A Story Map Journalism Experience

GIS Contributor


Eudel Cepero shares his experience developing a popular story map for Diario de Cuba using ArcGIS Online. 

A Story Map allows us to write from “where,” that is, from the location where the news is taking place – on an interactive digital map. It answers the five W’s in journalism, namely: “who,” “what,” “when,” “why,” and “how,” and also use images, videos, and sound to support the narration – which is why Story Maps are a powerful tool for digital journalism.

With these ideas in mind, I contacted Pablo Díaz, director of Diario de Cuba (DDC). I suggested using Story Maps in his digital newspaper to highlight the originality of the paper’s content, thus making it more attractive to readers, which would eventually increase the number of visitors to the site. After several emails, calls, and a conversation in Madrid, Pablo accepted.

What is Diario de Cuba?

Diario de Cuba (DDC) is a non-governmental, Madrid-based, Spanish digital newspaper. It was founded in 2009 by Pablo Díaz and a group of Cuban journalists interested in creating an independent space dedicated to sensitive and current Cuban reality issues. The editorial line of Diario de Cuba is separate from the Cuban dictatorship that controls the island’s media and does not allow independent press.

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ArcGIS for Server vs. ArcGIS Online

Using Story Maps in an online newspaper is not free. Someone who knows how to make Story Maps is needed, a GIS Analyst, and a server to publish are required. Using ArcGIS for server was an option, this would allow application customization to imitate the newspaper design, but this implied a higher cost.  ArcGIS Online (AGOL) was the second option. There were fewer customization capabilities but had the same variety of Story Map templates at a lower price and without having to maintain server infrastructure. Finally, I obtained a three-year finance deal for a subscription to AGOL and the funds for a part-time GIS Analyst at 10 hours/week. In October 2014 the funds were released, my small consulting company, Geoidea, was hired for GIS analysis and the work began.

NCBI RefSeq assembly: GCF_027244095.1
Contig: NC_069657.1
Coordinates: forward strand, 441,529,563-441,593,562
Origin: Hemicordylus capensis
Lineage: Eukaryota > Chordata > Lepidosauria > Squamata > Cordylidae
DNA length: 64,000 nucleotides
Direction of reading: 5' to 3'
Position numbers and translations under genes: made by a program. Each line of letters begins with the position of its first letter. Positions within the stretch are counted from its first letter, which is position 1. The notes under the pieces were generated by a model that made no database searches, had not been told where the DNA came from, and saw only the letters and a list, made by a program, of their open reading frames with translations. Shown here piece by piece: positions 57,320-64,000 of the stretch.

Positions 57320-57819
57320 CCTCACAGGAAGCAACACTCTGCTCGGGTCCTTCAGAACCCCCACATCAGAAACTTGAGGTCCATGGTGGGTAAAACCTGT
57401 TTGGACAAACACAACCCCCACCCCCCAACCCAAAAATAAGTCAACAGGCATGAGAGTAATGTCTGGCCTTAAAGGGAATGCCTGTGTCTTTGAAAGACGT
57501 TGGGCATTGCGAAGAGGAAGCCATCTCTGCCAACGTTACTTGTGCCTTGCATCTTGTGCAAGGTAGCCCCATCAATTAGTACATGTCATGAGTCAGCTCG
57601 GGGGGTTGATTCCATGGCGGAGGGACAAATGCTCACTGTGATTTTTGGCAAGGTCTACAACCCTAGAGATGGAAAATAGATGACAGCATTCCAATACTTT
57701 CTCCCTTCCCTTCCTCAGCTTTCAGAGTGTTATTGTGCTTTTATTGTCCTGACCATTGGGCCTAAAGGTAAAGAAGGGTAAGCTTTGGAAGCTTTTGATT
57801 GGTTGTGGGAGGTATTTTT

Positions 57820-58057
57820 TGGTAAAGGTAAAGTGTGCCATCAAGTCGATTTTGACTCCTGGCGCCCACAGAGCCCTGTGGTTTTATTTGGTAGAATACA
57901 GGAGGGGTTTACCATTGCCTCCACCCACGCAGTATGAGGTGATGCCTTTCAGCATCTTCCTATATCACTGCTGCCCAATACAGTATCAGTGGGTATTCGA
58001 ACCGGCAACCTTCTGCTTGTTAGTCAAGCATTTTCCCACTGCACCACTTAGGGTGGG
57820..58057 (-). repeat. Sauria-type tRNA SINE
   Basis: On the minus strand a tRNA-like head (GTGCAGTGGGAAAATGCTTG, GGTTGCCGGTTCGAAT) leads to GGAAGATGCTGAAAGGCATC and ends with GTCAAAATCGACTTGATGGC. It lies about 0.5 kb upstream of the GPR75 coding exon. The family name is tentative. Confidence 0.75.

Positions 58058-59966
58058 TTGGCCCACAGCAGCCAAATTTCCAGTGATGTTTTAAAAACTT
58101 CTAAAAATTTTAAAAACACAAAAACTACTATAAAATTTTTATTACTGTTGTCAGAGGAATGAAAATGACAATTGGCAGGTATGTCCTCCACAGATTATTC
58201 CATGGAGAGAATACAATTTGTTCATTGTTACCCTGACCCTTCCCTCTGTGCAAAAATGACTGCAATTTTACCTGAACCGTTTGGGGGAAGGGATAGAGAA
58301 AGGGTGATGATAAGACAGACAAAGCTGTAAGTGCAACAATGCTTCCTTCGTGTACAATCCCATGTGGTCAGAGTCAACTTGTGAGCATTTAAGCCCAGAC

During the first three months, we worked on creating the DDC account in AGOL and basic homepage tasks (the gallery, groups and user roles). At the same time, we began to make a series of test Story Maps with journalists. These exchanges were critical because they allowed reporters to understand the format and functionality of the Story Maps, and how they can add value to their work. In a short time, the DDC reporters not only saw the benefits of the Story Maps but also began to propose exciting new ways to use them. Initially, we thought about training writers in creating their Story Maps, but the learning curve was rather large and demonstrated that it is better to work as a team. The GIS Analyst was in charge of managing the AGOL portal and creating the layers, maps and story maps, and the journalists provided the content.


We worked on a “Story Map ideas list” at the same time—incorporated Story Maps that reflected news issues of the time, for example, a Story Map planned was “Interventions of Castroism,” and a Story map to cover an emerging story was “Fidel Castro’s Funeral.” A successful idea proposed by a reporter was follow-up Story Maps which, indeed, served as the continuation of the news that was in progress at the time. We maintained this structure with “Dry feet, wet feet: illegal emigration 2016,” for more than two years—one of the most popular DDC Story Maps of all time.